As the admissions counselor for Assisted Living at NewBridge on the Charles, I frequently talk to families of seniors about the advantages of an assisted living lifestyle. While supports like meal preparation, medication reminders and bathing and dressing help can be brought into a senior’s home, assisted living communities offer residents the added benefit of living among a community of peers and caring staff members. I’ve seen seniors not only gain the physical care they need but also regain access to the human connections that give life meaning and purpose. Here are some interesting facts about how even minimal daily social contact can improve an elder’s health:
Social isolation is associated with a wide range of health problems.
Studies have shown that a lack of regular social contact is associated with increased blood pressure, inflammation of the body, impaired immune function, and even earlier onset and progression of dementia.
These risk factors are present for all isolated seniors, not just the lonely.
Social isolation, in itself, is a health risk independent of the experience of loneliness. That is to say that even for people who are happy in solitude, increased social contact improves health outcomes. Some speculate this has to do with improved impulse control and an increase in healthy behaviors in environments with consistent social contact.
It’s not about “being social.”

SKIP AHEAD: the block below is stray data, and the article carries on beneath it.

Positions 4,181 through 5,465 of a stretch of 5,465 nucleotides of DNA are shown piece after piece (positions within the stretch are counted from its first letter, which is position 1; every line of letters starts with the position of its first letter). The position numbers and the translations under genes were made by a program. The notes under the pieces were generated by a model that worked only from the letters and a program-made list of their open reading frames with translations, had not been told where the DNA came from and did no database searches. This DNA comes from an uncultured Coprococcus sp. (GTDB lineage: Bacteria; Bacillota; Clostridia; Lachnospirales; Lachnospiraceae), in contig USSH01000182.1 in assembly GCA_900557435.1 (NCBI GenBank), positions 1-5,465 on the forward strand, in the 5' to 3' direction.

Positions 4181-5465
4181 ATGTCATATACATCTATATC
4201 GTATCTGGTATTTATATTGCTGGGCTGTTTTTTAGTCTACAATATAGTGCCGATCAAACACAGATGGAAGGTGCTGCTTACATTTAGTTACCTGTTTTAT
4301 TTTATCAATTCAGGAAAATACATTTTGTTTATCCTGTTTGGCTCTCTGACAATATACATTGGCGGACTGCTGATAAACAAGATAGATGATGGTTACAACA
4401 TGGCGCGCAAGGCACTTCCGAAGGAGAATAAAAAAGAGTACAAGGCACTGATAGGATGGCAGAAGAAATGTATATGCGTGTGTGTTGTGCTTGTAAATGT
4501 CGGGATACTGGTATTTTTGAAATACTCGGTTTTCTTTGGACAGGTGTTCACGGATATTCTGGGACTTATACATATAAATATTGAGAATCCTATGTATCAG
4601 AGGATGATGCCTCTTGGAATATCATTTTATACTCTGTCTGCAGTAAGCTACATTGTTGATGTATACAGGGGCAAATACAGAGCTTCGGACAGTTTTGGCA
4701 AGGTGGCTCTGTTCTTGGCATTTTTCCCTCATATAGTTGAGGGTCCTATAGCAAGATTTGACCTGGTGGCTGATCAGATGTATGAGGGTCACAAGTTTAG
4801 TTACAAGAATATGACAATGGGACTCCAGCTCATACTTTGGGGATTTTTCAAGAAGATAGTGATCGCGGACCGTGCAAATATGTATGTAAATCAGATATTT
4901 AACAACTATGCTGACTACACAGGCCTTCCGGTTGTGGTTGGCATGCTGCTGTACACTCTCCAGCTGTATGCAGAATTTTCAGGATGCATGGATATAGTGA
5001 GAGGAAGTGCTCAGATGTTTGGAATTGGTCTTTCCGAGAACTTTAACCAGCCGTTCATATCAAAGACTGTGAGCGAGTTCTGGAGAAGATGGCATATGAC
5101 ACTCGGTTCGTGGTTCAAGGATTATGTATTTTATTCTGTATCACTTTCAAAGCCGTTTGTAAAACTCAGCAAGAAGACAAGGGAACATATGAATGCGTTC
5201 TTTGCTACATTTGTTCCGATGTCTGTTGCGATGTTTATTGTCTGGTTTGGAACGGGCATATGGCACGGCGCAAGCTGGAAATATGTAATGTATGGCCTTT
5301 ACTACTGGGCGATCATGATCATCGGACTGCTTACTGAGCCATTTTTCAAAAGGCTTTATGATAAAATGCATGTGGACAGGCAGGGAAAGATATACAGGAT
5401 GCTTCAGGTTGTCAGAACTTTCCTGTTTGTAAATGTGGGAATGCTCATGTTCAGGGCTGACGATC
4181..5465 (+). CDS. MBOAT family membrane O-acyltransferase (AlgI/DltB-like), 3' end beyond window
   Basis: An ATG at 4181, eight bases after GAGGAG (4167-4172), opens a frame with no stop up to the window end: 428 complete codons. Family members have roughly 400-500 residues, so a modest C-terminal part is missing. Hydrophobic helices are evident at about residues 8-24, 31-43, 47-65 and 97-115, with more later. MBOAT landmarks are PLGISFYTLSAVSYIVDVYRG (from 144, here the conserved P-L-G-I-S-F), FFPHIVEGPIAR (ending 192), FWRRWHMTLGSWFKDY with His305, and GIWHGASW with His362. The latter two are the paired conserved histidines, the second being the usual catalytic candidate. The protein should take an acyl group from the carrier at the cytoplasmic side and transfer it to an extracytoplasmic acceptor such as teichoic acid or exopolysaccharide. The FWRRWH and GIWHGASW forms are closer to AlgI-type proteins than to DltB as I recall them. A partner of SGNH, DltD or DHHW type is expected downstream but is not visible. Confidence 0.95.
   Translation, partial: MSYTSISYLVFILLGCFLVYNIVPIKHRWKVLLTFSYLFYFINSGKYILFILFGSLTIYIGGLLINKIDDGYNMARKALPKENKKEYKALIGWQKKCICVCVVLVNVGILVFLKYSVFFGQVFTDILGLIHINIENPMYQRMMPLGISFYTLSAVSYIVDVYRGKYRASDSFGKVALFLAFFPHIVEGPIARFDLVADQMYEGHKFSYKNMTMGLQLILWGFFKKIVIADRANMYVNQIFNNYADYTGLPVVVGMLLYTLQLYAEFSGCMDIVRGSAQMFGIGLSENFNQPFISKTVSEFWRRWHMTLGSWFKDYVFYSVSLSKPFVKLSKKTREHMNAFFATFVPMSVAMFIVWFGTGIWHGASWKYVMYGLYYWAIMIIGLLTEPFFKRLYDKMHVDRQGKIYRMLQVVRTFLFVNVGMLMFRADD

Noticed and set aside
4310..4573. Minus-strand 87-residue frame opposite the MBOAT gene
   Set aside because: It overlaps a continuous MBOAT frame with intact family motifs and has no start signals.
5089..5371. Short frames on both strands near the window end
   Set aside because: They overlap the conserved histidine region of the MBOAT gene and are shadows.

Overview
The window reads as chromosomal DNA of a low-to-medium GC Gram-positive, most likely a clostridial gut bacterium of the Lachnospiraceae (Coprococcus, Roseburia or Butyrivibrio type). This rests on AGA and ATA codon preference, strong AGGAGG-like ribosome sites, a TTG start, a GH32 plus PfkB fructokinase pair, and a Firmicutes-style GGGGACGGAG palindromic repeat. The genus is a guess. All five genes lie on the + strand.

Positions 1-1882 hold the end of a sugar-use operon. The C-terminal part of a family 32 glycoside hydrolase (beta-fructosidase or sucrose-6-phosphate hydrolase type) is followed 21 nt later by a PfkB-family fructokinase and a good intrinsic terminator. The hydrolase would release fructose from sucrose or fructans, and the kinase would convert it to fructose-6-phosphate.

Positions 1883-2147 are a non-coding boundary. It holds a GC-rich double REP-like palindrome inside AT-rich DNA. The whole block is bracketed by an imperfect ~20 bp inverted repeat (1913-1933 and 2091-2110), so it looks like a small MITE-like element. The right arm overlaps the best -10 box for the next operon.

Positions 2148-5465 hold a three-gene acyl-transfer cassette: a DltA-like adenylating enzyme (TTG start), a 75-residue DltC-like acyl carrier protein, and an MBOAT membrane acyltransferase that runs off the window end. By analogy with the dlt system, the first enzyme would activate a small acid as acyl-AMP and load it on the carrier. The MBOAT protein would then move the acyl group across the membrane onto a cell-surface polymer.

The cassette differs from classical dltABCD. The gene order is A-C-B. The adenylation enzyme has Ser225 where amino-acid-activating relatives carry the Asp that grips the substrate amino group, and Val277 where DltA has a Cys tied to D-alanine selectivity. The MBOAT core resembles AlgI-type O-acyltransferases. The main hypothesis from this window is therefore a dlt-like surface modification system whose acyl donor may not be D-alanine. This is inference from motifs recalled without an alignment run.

In my conversations about moving to assisted living with family members, so many adult children have said things to me like, “Mom is not social,” or “Dad is not going to be interested in going to programs.” Socialization in this context is about human contact and interaction with others, not necessarily being the life of the party. Socialization takes as many forms as there are personality types. Some residents take part in daily lectures and performances, but frequently prefer to dine alone in their apartments. Others look forward to our restaurant-style dining room as a daily place to connect with peers, yet wouldn’t think of attending an organized program. The best assisted living communities will encourage residents to take advantage of communal activities but also honor their preferences and respect their right to privacy.
By living in an intentional community like assisted living, the basic human need of feeling “seen” and the peace of mind that comes from knowing that they are never truly alone may ultimately make the most difference.